Lawrence school district, teachers union at impasse over 2018-19 contract

photo by: Elvyn Jones

About 200 Lawrence school district teachers fill the boardroom of the school district's offices at a negotiation session between teachers union representatives and district officials Wednesday, Aug. 29, 2018.

The Lawrence school district and the Lawrence teachers union are at an impasse after the lead district negotiator said the district would not increase its salary proposal or consider other key requests from the union.

About 30 minutes into Wednesday’s negotiation session, David Cunningham, the district’s chief legal counsel and executive director of human resources, said there was no room for movement on the district’s salary offer to the Lawrence Education Association, the district’s teachers union, for the 2018-2019 school year. He also said the district would not consider LEA proposals that would give teachers a bigger voice in student discipline and provide additional elementary school staffing.

The statements were greeted with jeers from the roughly 200 teachers filling the district office’s boardroom.

With that news, the union team retired to an hourlong private session. When it returned, David Reber, the LEA’s head negotiator, said that the LEA did not think talks were at an impasse and that the salary issue could be resolved if the district made teachers’ pay a priority. Cunningham, however, said the district would file paperwork with the U.S. Department of Labor to start the mediation process.

In July, the union had requested a 5.5 percent salary increase, which would give all teachers at least a $2,200 raise for this school year. The union’s proposal would increase the base pay for inexperienced first-year teachers from $40,040 to $42,240 a year. The district presented a counteroffer Aug. 9 that gave the union the options of a $460 or a $500 base pay increase, depending on district retirement contributions and compensation for coaches and other supplemental positions.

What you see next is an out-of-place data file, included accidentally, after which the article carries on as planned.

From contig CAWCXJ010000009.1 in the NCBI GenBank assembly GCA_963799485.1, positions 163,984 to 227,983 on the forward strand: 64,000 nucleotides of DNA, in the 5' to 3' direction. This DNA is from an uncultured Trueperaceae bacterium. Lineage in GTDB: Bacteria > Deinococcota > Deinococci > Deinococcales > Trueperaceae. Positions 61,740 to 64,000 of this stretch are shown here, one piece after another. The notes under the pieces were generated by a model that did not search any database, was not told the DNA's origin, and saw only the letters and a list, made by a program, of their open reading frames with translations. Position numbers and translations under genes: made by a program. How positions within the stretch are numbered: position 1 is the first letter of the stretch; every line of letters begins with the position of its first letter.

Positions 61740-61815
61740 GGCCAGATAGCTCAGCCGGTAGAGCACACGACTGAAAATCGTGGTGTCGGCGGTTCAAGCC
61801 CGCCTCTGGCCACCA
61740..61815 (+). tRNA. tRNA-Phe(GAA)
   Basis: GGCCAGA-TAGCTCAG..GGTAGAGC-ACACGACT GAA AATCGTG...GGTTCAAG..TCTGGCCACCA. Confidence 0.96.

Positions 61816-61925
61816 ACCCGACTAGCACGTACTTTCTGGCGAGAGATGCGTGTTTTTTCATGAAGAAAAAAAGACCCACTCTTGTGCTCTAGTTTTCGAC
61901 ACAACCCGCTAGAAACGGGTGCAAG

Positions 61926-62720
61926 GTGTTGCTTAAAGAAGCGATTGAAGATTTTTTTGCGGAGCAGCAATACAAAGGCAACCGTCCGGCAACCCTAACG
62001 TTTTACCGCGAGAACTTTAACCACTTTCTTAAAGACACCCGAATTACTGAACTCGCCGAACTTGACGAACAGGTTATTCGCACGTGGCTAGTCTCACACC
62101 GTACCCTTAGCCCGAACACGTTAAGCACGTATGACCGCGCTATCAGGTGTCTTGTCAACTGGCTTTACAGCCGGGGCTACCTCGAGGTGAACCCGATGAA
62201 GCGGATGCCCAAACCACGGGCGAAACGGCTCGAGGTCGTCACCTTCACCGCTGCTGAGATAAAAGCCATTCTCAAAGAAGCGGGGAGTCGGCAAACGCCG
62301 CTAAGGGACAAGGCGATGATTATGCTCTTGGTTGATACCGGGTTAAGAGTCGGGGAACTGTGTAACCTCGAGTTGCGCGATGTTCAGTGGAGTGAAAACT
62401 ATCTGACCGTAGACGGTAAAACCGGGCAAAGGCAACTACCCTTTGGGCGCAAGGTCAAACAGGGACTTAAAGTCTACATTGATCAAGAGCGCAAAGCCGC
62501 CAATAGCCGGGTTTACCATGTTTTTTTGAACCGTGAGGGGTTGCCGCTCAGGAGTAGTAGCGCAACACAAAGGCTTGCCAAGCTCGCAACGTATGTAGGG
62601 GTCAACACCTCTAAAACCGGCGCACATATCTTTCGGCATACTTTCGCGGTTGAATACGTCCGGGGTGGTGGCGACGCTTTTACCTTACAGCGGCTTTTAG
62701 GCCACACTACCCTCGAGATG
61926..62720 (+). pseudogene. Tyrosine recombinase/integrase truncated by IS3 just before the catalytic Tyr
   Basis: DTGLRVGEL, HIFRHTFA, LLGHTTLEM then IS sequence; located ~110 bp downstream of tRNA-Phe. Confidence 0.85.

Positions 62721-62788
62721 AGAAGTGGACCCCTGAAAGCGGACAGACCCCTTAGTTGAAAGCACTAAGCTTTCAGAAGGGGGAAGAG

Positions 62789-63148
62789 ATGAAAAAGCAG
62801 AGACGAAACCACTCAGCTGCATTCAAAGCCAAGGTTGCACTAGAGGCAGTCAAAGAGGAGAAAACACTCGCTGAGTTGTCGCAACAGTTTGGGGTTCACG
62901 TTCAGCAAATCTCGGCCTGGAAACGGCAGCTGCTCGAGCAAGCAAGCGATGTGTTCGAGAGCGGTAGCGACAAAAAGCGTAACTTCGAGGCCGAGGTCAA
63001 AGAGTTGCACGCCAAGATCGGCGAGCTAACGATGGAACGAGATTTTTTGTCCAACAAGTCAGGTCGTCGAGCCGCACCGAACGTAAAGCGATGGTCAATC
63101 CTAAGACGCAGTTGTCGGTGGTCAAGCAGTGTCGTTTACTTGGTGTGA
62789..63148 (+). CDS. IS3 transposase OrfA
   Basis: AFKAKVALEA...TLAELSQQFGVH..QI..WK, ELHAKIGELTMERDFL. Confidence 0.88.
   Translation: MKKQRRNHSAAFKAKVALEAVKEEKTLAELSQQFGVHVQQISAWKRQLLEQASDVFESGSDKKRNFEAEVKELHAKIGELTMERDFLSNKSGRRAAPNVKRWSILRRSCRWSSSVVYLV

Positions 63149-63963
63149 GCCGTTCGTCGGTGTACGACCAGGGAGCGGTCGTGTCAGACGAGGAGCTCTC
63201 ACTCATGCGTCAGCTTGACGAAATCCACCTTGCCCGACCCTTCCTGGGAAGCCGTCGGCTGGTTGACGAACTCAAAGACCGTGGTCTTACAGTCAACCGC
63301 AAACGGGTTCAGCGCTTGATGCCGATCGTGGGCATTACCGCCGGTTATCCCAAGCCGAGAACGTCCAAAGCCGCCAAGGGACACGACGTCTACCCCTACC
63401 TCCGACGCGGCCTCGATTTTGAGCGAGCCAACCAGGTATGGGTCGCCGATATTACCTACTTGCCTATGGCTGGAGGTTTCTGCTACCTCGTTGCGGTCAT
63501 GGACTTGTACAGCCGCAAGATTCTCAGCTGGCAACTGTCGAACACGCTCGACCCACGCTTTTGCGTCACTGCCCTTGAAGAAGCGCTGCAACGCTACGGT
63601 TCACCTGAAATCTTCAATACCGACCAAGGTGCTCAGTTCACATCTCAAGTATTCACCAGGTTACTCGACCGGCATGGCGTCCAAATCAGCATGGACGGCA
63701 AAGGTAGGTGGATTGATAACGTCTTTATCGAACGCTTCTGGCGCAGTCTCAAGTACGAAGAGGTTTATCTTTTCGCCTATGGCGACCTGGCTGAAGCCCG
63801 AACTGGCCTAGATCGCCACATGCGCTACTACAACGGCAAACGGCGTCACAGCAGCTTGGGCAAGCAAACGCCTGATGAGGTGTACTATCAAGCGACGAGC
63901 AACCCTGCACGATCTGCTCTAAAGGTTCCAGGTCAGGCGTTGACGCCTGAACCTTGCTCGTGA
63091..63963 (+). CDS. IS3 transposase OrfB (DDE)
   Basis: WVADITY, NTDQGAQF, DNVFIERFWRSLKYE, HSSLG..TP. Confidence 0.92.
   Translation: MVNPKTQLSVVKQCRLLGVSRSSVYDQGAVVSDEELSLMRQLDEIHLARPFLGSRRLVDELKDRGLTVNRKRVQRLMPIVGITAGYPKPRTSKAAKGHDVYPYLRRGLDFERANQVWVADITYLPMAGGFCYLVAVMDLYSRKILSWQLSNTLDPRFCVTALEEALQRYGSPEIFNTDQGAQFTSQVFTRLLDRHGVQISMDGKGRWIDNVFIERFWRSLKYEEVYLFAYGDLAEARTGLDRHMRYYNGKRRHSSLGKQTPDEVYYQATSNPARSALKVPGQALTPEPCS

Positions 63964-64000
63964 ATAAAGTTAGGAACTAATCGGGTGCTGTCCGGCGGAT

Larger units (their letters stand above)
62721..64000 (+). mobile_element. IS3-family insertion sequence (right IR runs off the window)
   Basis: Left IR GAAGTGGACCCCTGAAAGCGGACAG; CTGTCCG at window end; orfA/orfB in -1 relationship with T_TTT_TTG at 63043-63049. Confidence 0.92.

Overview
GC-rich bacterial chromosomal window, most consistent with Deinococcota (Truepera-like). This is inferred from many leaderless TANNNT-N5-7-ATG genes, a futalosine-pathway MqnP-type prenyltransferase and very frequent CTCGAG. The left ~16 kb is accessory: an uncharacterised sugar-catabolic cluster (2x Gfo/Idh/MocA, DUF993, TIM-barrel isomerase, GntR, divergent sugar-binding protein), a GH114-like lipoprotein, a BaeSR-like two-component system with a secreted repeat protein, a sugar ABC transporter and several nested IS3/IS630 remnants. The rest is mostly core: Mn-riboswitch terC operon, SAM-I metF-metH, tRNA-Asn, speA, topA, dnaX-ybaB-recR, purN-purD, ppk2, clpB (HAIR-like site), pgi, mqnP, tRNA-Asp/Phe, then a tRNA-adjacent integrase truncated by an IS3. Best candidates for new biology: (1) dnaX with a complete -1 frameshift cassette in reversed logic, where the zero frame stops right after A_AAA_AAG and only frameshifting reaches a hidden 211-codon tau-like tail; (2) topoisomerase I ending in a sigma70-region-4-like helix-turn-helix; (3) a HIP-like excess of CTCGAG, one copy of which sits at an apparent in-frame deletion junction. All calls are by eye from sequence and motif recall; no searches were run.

Cunningham also told LEA negotiators the district would not consider a union proposal that would require the mutual agreement of the teacher and building principal before a disruptive or violent student could be allowed to return to the classroom. He said the change would raise equity concerns in the treatment of special education students.

In addition, Cunningham said the district would not consider a proposal that would contractually obligate building principals to inform teachers of a new student’s past history of disruptive behavior, violence or sexual misconduct. Those situations were best handled on a case-by-case basis, he said, vowing to thoroughly investigate any specific incidents of students being assigned to classrooms without the teachers being informed of a history of behavioral issues.

The district also refused to consider a union proposal to hire five more elementary teachers to fill art, music and physical education positions. Cunningham said those staffing decisions were best made during annual school board budget discussions.

Reber said he has been through three mediated impasses during his 12 years as an LEA negotiator. The process involves a Department of Labor mediator going back and forth between the separated board and union teams in an attempt to hammer out an agreement. He did not know when the mediated sessions would start, but said the process could be lengthy.

Reber also told the teachers present that although they couldn’t strike, they could “work their contracts” and not perform any volunteer duties beyond their eight-hour-a-day contractual commitments.


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